Sarah Boden

Reporter

Sarah Boden is a Des Moines-based reporter for Iowa Public Radio. Before coming to Iowa, she was a freelance reporter and producer in Minnesota.

In addition to IPR, Sarah's work has appeared on NPR's Morning Edition, All Things Considered, Weekend All Things Considered and WBUR's Here and Now.

Her reporting has won multiple awards, including a regional Edward R. Murrow for her story on a legal challenge to Iowa's felon voting ban.

Sarah's favorite public radio program is On The Media. 

Ways to Connect

Mike Hiatt

Story County's county attorney decided that the use of deadly force in this week's shooting of a chase suspect was justified.  Nevertheless, the chase resulted in the death of a young man and raises many questions.

Host Ben Kieffer discusses the facts of the deadly high-speed chase in Ames with IPR's Joyce Russell.  Also, ISU and Ames Laboratory engineers have recently developed real-time, 3-D conferencing technology.

Kuster & Wildhaber Photography

The Transportation Security Administration recently announced that some travelers won’t have to remove their shoes, belts or jackets when going through airport security and the Federal Aviation Administration recently expanded passenger use of electronic devices.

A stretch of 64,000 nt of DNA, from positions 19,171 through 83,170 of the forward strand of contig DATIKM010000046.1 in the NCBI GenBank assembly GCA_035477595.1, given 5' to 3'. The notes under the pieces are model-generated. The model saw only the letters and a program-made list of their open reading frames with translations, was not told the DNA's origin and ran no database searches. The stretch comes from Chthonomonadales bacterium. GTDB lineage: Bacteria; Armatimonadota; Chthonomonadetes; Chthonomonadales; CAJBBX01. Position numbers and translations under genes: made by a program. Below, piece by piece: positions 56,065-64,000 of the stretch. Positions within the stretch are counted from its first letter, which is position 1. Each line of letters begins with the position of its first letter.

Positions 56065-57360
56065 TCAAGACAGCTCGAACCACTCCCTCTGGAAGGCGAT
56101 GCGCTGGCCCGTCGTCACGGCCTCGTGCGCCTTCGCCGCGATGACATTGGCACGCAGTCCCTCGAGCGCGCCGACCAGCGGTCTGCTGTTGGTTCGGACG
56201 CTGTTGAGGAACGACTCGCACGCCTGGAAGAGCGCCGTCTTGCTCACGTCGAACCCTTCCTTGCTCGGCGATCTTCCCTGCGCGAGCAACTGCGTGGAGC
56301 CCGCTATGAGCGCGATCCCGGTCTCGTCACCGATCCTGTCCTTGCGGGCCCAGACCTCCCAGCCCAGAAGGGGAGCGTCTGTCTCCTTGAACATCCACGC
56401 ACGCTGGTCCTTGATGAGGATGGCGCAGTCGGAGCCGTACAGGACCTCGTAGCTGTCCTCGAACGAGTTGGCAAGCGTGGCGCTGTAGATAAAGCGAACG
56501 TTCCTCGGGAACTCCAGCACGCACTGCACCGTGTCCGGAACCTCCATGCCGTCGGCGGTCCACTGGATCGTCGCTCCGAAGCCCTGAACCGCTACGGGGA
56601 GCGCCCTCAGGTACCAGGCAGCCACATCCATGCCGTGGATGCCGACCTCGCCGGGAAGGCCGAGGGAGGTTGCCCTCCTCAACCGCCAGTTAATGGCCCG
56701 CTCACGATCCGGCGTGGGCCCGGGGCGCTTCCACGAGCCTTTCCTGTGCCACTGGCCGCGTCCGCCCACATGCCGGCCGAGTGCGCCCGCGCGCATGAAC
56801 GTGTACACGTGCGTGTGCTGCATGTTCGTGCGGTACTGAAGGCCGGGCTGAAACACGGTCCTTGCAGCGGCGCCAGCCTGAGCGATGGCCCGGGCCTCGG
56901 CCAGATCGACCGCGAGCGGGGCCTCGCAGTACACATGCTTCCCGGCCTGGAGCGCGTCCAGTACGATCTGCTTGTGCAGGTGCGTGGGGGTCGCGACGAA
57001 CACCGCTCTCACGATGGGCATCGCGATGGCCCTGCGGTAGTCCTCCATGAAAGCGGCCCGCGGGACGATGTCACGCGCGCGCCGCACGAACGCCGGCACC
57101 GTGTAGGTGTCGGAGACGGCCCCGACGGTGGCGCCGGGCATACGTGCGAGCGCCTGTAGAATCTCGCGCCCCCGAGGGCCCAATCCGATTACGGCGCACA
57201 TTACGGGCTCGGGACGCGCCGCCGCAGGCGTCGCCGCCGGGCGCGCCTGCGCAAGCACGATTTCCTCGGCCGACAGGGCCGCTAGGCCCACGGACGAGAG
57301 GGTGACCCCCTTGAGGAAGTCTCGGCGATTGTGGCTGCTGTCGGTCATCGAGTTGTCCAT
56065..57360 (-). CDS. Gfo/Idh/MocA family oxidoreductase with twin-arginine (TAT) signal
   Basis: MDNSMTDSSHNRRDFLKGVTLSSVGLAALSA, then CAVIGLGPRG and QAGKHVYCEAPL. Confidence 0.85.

Michael Wellman

The world of publishing has changed dramatically in the past decade.  Charity Nebbe discusses Iowa's commercial publishing industry through the lens of a university press, a small press and a self-publishing author

William & Mary ACS

The U.S. Supreme Court’s 2013-2014 term started this month and after last year’s series of surprising and tumultuous rulings eyes again are trained on the nation’s highest court.

Politics Day

Oct 23, 2013
Ben Kieffer / Iowa Public Radio

President Obama has vowed to fix the Affordable Care Act's online insurance exchanges after an embarrassing launch, but what of the pending political fallout?

Also, will U.S. Rep. Steve King (R.-Iowa) have a challenger within the Republican Party for his seat next November and what are U.S. Sen. Ted Cruz (R.-Texas) prospects for a 2016 presidential run?

John Pemble / Iowa Public Radio

Iowa's cultural and economic shift away from the family farm created serious problems for the state.  It has also created opportunities for reinvention and creativity.

Who Was Jesus?

Oct 17, 2013
Adam Groffman

Reza Aslan's latest book "Zealot: The Life and Times of Jesus of Nazareth" challenges long held assumptions of the historical figure.   Host Ben Kieffer speaks to Aslan about the historical Jesus as well as Aslan's own faith journey.